In the same decision, Wadia, J. in a concurrent judgment observed :--
'That natural right of the father has received statutory recognition in Section 19(b), Guardians and Wards Act, VIII of 1890. But Section 19 is in my opinion controlled by Section 17 of the same Act, according to which the paramount consideration is the welfare of the minor.'
9. Shri Agarwal submitted that the ground on which the respondents 1, 2 and 3 opposed the petitioner's application for custody were untenable and that I should grant the petitioner custody of the minor forthwith in view of the fact that she was the natural guardian of the minor.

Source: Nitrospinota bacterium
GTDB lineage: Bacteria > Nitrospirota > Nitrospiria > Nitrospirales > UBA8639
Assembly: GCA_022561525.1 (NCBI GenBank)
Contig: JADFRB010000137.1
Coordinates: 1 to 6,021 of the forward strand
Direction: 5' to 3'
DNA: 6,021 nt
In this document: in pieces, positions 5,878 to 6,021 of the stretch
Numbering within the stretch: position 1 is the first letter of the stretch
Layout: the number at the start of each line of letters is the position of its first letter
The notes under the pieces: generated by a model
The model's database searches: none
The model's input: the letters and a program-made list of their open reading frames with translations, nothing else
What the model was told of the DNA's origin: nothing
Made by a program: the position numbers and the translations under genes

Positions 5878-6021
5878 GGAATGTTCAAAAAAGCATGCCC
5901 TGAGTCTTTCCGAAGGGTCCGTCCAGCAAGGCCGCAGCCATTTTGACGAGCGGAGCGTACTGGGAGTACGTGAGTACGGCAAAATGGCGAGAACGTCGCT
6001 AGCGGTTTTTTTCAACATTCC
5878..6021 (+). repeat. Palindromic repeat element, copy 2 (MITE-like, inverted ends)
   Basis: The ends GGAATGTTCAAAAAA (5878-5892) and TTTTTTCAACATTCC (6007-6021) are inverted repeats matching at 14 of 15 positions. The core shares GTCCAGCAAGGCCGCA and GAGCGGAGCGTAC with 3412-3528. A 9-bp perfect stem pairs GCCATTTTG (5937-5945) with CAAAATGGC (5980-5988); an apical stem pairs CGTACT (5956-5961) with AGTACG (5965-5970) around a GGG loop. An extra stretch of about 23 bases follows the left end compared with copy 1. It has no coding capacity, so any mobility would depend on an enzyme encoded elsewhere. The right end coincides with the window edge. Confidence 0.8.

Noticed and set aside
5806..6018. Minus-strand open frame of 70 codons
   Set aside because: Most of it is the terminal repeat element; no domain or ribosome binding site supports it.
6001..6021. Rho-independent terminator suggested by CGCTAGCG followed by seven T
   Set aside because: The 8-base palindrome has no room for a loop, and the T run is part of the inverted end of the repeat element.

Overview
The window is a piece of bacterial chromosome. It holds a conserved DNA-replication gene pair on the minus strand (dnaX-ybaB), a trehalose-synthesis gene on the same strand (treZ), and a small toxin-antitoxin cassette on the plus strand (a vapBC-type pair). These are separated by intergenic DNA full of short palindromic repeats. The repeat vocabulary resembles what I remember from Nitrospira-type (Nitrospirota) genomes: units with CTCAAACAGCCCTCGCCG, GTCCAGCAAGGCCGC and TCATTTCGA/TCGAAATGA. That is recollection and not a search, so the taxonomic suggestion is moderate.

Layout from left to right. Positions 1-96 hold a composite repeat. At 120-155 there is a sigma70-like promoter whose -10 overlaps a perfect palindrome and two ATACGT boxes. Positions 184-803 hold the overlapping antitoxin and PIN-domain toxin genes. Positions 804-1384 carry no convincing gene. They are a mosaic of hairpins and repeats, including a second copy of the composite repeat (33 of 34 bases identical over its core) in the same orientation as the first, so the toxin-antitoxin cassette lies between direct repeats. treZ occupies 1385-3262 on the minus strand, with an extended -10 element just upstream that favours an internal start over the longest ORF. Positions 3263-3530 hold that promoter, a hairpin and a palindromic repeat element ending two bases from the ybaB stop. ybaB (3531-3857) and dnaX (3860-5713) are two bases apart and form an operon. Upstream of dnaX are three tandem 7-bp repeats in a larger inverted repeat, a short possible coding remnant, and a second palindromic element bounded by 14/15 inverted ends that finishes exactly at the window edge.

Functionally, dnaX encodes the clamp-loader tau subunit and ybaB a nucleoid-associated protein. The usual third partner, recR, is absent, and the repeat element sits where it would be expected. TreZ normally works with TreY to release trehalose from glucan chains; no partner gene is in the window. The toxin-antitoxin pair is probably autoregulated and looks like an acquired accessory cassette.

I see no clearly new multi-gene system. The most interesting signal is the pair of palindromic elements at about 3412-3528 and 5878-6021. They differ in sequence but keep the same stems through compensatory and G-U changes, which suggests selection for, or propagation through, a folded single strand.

10. Shri Khambhatta, the learned Advocate appearing on behalf of the respondents 1, 2 and 3 has not denied that the petitioner as the natural mother in normal course would be entitled to the custody of the minor. He, however, emphasised that under Section 17 of the Guardians and Wards Act, 1890 there were two factors which were required to be taken into consideration whilst appointing a guardian -- one was the religion of the minor and the other was the wish of a deceased parent. Shri Khambhatta submitted that the minor so far had been brought up in the Zoroastrian faith and that it was the wish of the deceased father that the child be not only brought up in the same faith but also that he should be trained to become a priest by profession. Shri Khambatta submitted that the petitioner having converted herself to Hinduism would not be able to bring up the child in the Zoroastrian faith. Shri Khambatta also pointed out certain other disabilities, which according to him would not enable the petitioner to bring up the child in a healthy and congenial atmosphere. Shri Khambhatta stated that ultimately the custody of the minor may be granted to the mother, but for some years the minor may be permitted to remain with respondents 1, 2 and 3 who has so far brought up the minor from his infancy.